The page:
Most of the workforce was women and the working conditions were ruthless.  They outnumbered men three to one in the mills, creating a tough, independent breed of women who were the main providers for the family.  Everyone was covered in dust, clogging up eyes, mouths and noses, as well as the ever-present, very loud noise of the machinery which caused many workers to go deaf.  Children also worked in the mills and from under the age of nine, they would work as “pickers”, clearing out the dust from beneath the machines. Requiring only a low wage and their smallness meaning they could pack the machines closer together made them ideal employees.    “Mill fever”, a condition caused from the heat, grease and oil fumes would lead to respiratory diseases like bronchitis.

Fastforwarding to the late 20th century, there were a lot of derelict mills in the city and in 1985, Dundee Heritage Trust was formed.  In 1991, the Verdant building was purchased and by 1996, the first phase of the museum was opened with the second phase opening a year later.  In 1991, the Dundee Heritage Trust restored 25,000 square feet of the jute mill, taking a total of six years to finish.  Many of the original features remained hidden under the floor and as much as possible, historic materials and techniques were used to restore the building.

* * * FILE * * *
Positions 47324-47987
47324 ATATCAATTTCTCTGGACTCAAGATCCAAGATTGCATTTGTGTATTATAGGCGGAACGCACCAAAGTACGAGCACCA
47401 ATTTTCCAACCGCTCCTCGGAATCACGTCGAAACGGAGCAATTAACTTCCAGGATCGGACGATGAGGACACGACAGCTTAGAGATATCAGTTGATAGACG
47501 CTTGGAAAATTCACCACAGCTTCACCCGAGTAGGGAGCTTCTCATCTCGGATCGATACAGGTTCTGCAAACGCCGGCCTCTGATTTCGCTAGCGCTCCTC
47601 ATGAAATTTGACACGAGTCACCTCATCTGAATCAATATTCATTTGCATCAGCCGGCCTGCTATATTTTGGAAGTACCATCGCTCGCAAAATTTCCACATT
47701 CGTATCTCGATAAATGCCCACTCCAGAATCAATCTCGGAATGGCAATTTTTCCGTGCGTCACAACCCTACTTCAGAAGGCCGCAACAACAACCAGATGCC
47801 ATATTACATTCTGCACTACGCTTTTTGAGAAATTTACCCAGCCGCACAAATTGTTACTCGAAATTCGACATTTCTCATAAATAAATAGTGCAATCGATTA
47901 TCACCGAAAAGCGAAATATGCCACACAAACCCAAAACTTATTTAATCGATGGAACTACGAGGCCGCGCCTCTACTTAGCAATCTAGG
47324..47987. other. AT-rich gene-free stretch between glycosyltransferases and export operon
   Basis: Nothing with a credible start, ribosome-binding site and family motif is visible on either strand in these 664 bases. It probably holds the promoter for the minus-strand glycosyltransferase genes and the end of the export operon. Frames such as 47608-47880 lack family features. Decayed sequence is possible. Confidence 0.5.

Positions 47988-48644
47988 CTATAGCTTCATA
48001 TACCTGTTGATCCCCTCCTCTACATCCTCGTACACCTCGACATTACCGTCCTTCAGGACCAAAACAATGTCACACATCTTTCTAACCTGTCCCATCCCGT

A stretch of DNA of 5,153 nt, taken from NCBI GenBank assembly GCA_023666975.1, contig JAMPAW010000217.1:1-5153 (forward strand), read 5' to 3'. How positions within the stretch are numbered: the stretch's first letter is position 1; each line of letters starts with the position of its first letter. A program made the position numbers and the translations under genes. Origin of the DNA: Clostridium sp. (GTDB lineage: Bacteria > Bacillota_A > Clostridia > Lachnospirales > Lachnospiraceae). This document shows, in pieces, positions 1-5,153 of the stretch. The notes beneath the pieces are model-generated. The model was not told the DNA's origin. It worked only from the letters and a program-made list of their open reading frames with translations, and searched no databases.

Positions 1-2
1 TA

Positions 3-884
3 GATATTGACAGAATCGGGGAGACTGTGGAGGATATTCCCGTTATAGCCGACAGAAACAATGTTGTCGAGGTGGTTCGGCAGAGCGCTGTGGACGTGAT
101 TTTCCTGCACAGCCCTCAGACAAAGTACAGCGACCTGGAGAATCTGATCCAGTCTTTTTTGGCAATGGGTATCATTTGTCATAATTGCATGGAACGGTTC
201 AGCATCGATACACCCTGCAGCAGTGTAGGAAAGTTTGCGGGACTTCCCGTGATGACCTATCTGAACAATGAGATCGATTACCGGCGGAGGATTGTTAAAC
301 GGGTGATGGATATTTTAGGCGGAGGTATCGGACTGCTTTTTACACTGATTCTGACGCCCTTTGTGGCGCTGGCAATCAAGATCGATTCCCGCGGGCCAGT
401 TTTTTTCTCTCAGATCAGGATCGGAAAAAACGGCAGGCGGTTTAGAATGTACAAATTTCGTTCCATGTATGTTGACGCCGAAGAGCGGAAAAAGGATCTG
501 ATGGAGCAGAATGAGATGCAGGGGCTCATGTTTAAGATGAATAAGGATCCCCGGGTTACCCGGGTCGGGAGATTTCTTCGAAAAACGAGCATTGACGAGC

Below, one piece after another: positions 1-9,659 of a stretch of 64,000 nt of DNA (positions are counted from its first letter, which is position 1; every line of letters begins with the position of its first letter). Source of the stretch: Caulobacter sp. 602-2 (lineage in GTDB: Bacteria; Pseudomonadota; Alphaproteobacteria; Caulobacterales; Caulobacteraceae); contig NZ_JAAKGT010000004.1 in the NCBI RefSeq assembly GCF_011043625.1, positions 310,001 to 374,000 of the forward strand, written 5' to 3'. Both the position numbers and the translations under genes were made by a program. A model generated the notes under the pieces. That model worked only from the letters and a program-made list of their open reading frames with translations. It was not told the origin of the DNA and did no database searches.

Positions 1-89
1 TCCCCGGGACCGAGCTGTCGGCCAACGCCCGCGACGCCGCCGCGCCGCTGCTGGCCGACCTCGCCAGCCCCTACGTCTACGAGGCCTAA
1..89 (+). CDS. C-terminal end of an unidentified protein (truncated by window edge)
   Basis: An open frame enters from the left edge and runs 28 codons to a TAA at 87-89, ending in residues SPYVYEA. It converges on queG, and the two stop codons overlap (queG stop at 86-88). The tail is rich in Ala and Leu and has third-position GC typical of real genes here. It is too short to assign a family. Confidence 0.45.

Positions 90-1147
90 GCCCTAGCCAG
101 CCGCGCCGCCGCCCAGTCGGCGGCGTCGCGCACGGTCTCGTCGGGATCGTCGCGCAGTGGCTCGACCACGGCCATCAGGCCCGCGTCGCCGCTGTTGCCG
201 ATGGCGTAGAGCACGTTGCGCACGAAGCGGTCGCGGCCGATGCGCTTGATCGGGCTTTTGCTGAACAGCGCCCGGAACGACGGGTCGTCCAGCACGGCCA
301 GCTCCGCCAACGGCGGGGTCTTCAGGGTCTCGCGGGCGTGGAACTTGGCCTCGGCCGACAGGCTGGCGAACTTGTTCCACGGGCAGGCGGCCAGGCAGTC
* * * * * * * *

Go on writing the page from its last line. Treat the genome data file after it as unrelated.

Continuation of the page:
There is a specially commissioned film “A Common Thread” now showing in the Indian Gallery at Verdant Works, covering the links between Dundee and India and includes some incredible footage of jute mills in India today.

There used to be around 100 mills in the Dundee area but roughly half of these were demolished.  Some mill buildings are still intact today and have been made into social clubs, offices and housing.

The information and photos here have been obtained from the Verdant Works site http://www.rrsdiscovery.com/index.php?pageID=130 and from the BBC site  http://news.bbc.co.uk/local/taysideandcentralscotland/.